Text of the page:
Nelson Dudley Leach was born 17 Aug 1887 (the year of his birth might have been 1888 but his WWI Draft Registration says 1887) in Rosine and according to the 1910 census lived on Rosine Road in Cromwell, Ohio County. Dudley married Bertha Holland in 1904. He died 26 May 1960 in Hartford and is buried in Sunnyside Cemetery at Beaver Dam.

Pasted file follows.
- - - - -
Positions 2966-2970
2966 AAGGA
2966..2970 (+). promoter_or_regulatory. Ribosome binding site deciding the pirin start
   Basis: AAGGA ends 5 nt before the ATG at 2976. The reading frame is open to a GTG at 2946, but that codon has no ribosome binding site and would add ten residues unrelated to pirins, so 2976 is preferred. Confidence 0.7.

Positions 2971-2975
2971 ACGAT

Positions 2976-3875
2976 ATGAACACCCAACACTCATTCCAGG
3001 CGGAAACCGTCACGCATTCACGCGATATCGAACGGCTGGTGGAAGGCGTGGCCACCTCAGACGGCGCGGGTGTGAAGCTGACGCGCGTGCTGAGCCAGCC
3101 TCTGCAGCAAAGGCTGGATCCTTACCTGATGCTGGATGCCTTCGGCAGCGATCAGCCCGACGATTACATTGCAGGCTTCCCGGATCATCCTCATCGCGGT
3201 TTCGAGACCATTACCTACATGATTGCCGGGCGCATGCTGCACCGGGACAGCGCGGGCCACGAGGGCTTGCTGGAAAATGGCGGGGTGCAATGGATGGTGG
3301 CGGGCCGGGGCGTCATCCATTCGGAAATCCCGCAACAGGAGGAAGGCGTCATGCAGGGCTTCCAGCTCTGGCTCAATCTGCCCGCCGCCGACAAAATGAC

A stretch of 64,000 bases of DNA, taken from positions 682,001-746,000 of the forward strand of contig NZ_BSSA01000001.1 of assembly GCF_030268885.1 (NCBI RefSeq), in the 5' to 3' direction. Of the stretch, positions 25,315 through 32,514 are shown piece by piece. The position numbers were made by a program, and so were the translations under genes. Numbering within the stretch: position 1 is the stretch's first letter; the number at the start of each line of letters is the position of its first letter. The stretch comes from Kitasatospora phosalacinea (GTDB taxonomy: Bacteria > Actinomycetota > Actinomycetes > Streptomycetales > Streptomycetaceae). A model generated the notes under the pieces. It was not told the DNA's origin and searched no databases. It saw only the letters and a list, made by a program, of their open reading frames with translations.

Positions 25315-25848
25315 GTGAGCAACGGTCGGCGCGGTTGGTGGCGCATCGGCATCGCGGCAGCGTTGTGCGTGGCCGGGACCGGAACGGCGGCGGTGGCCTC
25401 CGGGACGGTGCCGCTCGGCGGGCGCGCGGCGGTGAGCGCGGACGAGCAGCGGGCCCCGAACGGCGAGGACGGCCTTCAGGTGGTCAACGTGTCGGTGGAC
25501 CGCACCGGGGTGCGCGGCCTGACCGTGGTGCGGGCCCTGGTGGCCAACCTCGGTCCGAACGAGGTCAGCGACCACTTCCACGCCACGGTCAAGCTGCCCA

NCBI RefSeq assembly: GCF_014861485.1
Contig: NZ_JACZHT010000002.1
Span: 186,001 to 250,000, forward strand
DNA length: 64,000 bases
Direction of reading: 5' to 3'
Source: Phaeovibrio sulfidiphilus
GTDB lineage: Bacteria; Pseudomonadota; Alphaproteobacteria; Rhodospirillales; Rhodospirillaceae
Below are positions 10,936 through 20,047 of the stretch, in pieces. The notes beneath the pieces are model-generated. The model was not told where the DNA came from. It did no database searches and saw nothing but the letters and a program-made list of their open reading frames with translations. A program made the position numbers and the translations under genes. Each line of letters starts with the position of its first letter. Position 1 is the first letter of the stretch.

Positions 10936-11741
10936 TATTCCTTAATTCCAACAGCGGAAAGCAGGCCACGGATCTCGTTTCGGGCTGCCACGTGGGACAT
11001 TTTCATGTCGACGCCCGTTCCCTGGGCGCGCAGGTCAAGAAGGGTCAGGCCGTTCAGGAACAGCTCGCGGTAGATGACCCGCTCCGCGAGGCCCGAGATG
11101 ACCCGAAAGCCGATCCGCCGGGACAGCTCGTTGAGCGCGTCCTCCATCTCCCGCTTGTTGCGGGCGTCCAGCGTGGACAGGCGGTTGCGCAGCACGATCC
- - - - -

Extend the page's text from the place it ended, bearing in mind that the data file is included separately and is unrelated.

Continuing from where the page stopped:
Here is a quote from his grand-son, Ercie J. Leach: "I remember my Grandfather (Pap) as a "gruff old man" but really very nice and loving in his own way. The first time I ever saw him he seemed very, very old, but never aged any more, to me, up until the time he died. I enjoyed going to the fields with him. I looked forward to lunchtime when I would get to ride one of the mules or horses (Bob and Annie, the mules when he lived on the old Muddy Creek farm near Mt. Zion Church and later Maude and Mabel, the gray horses when he lived on the John Duke Thompson Place in Horton) to water them in the creek and almost sliding off when they bent down to drink. Sharing his lunch, biscuit and country ham, or fried egg sandwiches. He always worked extremely hard, plowing, cutting bushes out of the fields or fence rows, cultivating or hoeing corn. I worked hard for him in the late 40's in the tobacco fields, hanging tobacco in the barn, or stripping (Burley or Dark). He was a good guy and I loved him and liked being around him. He and Mam always wanted me to tell them about being in the Army. When I came home on leave after being commissioned, they were very impressed with my 2nd Lieutenant bars. I was too, of course. I thought I was pretty hot stuff. They were fascinated that I was flying airplanes and helicopters. I would always go visit them in Rosine and talk about the Army and flying for hours at a time. I was home on leave from Fort Carson, Colorado in May 1960, and he asked me to take him to the Doctor. I assumed it was just a routine visit, although when I asked him how he felt, he told me he didn't feel too good, but would be OK. Three or four days later, Dorrine, our two children and I left to go visit Ginny in Louisville. Shortly after we arrived at Ginny's we received a call from Mama that Pap had passed away. He had been pretty lonely after Mam died almost three years earlier. He had a hard Kentucky Farmer's life; he was almost 72 years old."